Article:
In 2016, three Free the Nipple protestors were arrested in Laconia, New Hampshire, for going topless at a beach. Earlier this year, in a narrow 3-2 ruling, that state’s highest court upheld their convictions and the topless ban. The prevailing justices ruled that the women’s rights to free speech were not violated and that they were not victims of gender discrimination. In dissent, justices noted the unconstitutionality of the rule because it provides different standards for men and women.
Meanwhile, in the Midwest, the 10th Circuit Court of Appeals struck down a topless ban in Ft. Collins, Colorado, after two women sued the city. Ft. Collins is not appealing the ruling. There was a wave of reaction that assumed that such a high court’s decision was going to apply to its whole jurisdiction – Utah, Colorado, Kansas, Oklahoma, New Mexico and Wyoming – but that decision has yet to be interpreted that broadly.
Such a ruling, though, could prove helpful for a Utah woman’s case. She’s being charged for being seen topless by her stepchildren who stumbled upon her as she was changing. She used that blip in time to teach her kids that she needn’t be ashamed of being topless since they don’t recoil at her husband’s bare chest. The children’s mother reported the stepmother to child services and now a brief moment in time has her facing criminal charges. Despite the 10th Circuit’s ruling, Utah sadly presses on with these charges.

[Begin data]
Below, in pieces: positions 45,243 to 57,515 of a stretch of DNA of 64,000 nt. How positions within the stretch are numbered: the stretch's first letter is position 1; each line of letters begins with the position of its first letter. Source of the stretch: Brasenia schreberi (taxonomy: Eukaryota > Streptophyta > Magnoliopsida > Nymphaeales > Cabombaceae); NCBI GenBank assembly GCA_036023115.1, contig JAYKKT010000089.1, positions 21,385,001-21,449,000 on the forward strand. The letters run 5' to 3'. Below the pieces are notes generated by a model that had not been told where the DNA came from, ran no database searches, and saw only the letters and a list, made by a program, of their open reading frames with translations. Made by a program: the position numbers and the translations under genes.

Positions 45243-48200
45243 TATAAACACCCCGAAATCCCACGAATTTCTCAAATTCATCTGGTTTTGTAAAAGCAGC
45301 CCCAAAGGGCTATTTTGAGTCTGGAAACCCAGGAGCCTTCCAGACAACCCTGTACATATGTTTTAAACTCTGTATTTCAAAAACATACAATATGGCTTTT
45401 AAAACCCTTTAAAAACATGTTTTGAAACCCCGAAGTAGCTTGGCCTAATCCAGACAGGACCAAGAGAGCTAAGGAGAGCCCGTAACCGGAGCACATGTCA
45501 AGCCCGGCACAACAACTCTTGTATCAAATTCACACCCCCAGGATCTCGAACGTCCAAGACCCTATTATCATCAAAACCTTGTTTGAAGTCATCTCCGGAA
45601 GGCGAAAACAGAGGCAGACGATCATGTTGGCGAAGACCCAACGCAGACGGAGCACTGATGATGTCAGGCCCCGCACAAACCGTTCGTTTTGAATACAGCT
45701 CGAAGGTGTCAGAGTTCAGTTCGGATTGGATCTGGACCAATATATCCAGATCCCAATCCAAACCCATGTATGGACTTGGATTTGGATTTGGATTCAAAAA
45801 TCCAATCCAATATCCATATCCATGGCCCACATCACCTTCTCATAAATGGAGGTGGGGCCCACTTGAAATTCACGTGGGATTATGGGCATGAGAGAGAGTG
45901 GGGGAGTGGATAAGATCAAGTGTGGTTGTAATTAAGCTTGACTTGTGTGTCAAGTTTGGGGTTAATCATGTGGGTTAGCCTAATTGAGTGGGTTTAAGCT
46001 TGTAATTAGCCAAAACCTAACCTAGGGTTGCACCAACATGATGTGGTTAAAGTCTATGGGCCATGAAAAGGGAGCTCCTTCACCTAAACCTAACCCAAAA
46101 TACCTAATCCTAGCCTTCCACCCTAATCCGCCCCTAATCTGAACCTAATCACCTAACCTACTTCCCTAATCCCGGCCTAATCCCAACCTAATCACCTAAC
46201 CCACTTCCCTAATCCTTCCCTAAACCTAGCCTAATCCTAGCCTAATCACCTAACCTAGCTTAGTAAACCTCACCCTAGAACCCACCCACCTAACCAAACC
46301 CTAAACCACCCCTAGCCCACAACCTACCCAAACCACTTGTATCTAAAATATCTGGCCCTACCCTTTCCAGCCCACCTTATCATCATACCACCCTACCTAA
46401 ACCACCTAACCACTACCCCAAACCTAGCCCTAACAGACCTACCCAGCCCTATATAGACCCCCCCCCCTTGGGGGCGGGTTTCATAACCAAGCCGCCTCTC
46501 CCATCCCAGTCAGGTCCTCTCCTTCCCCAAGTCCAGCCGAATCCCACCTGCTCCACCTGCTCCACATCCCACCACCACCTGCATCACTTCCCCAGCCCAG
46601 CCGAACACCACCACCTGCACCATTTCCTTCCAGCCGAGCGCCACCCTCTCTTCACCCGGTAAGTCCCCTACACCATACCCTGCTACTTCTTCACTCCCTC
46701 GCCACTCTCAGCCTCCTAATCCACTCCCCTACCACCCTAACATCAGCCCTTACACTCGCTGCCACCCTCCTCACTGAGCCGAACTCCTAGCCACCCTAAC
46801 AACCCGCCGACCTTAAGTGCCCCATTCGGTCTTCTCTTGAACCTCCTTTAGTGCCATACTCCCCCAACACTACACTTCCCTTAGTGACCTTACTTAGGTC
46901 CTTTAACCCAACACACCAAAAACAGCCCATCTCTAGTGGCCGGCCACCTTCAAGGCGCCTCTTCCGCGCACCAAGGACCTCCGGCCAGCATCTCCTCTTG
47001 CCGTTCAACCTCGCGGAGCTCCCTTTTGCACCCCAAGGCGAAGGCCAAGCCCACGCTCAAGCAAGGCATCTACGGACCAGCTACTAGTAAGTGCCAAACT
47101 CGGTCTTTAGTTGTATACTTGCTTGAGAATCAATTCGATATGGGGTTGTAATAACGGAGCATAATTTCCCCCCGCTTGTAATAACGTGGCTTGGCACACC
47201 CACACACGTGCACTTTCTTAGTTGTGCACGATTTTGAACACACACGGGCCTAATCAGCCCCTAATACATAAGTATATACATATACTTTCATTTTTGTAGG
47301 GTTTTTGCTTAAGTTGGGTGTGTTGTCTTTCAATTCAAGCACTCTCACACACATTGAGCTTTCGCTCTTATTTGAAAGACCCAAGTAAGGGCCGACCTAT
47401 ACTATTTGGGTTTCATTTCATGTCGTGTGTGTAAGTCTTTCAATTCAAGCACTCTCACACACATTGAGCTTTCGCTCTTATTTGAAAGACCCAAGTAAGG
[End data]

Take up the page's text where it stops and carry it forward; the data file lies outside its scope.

Meanwhile, Vermont’s 2018 Democratic gubernatorial candidate, Christine Hallquist, the Vermont-originated group Grab Them by the Ballot, which uses female nudity as political protest in these times of misogyny and sexism, and others are among people and groups advocating for the Supreme Court to take up an appeal in the New Hampshire case. The amicus brief argues against the law under Equal Protection premises. Additionally, as modern understandings of gender evolve from binary and places like New Hampshire allow for more than just male or female to be noted on driver’s licenses, the law becomes more confounding.
We are in interesting and troubling times, especially with the current Supreme Court being so unpredictable in interpreting rights, that I’m always concerned this will backfire. But here’s hoping that sanity can prevail about the human body and that we recognize that non-sexual nudity is just that. Non-sexual. Those judging non-sexual nudity to be anything but are the people who might need to be sanctioned. As Hallquist noted in an interview, “Why do we have these laws? Because men can’t control their drives and emotions.”
Let’s place the focus where it should be rather than outlawing that which makes us human.